Black Dog dock diving

Dock Diving Guide for Beginners

There are a lot of different dog sports to choose from when you want to become more active with your dog, but many require equipment (like Agility), a team of several dogs and owners (Flyball being an example) or access to other animals (herding), and they might not be viable options for everyone.

A sport that only requires access to water (a lake with a dock or a larger pool) is Dock Diving, also known as Dock Jumping, and it could be the ideal option for those living remotely or who prefers to train alone with their dogs. Dock Diving requires some basic obedience, but not much else, and any dog that loves the water can participate.

What Is Dock Diving?

For a dog that loves water, there is probably no simpler and more suitable sport than Dock Diving! This sport is also referred to as Dock Jumping or Dog Jump, and the basic idea is for the dog to run on a flat surface towards the water and jump in after a toy thrown in by the handler.

In competitive Dock Diving, the dock is usually about 40ft long, which gives the dog enough distance to build up a good speed. The dog will stay at the start of the dock while Dog catching frisbee disc

the handler stands on the very edge; at a given signal the dog will start running towards the handler, the handler throws a toy into the pool and the dog jumps in after it.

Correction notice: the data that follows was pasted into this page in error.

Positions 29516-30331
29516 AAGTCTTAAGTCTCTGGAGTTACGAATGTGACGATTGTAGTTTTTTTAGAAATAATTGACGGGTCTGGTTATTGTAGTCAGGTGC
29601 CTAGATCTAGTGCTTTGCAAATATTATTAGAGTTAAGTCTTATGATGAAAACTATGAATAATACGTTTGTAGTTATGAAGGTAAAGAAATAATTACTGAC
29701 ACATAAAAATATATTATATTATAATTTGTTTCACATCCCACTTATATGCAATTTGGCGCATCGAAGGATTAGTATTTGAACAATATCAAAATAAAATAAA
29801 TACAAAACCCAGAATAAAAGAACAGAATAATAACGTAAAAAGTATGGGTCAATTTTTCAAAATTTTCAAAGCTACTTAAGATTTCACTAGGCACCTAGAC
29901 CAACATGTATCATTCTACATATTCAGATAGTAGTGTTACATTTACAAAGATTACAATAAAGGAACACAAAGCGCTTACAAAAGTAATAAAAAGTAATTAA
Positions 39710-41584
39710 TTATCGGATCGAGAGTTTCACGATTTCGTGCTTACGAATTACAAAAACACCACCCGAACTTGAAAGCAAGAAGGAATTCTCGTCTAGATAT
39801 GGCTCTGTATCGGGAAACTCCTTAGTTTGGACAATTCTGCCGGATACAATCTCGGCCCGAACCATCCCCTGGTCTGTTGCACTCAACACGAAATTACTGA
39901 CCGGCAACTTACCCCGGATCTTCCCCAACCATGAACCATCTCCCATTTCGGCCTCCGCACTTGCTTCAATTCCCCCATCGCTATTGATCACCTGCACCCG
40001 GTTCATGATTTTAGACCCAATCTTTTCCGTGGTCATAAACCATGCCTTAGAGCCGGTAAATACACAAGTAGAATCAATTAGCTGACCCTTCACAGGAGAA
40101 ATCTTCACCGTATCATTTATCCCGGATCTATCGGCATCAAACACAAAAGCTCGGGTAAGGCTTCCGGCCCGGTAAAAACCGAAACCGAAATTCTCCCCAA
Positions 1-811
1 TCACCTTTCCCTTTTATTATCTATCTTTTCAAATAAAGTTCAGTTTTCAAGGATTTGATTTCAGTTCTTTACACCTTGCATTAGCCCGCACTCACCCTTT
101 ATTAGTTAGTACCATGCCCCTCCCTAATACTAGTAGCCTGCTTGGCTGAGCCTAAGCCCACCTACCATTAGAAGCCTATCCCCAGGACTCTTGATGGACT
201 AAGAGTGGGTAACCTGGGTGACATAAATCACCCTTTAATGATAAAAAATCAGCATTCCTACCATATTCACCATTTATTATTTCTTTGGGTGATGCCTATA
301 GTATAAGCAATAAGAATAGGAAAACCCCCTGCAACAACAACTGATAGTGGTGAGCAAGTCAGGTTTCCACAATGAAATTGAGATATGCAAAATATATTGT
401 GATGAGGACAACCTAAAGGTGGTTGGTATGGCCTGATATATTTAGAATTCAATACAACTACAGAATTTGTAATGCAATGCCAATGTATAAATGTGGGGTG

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Sounds easy? It is. The goal in competitions is for the dog to jump as far as possible, and while a beginning canine might only jump 2 feet into the pool, professional diving dogs are known to jump distances of around 30ft on a good day. A 30ft jump is impressive to both witness and to think about, and it should not be the goal of someone whose dog is just starting out.

After the jump, the dog will retrieve the toy and bring it back to the awaiting handler, while the length of the jump is documented by the judge or judges. The dock is covered with rubber or artificial turf to give the dog grip during the build-up, and the handler can start anywhere on the dock they want (it does not have to be all the way back).

Dogs with good knowledge of basic obedience are usually told by their owner to sit and stay before the owner walks up to the edge of the pool, while more enthusiastic dogs (or dogs with poor self-control or that have not yet learned the ‘stay’ command) are restrained by a second handler before it is time to jump.

Both methods are generally allowed also when competing, which means your dog does not necessarily need to know any commands, provided he or she has a passion for swimming and retrieving toys. In terms of rules and the need for basic obedience, it is probably one of the easiest sports to get started with.

Dock Diving Competition Varieties

Dog dock diving

In some competitions, the dog might also be signed up to jump towards a fixed goal set at a certain distance from the dock. A crane or similar is then used to hold the toy at the set distance (for example 21ft), and the dog’s task is to jump straight out and try to grab it from where it is hanging in the air.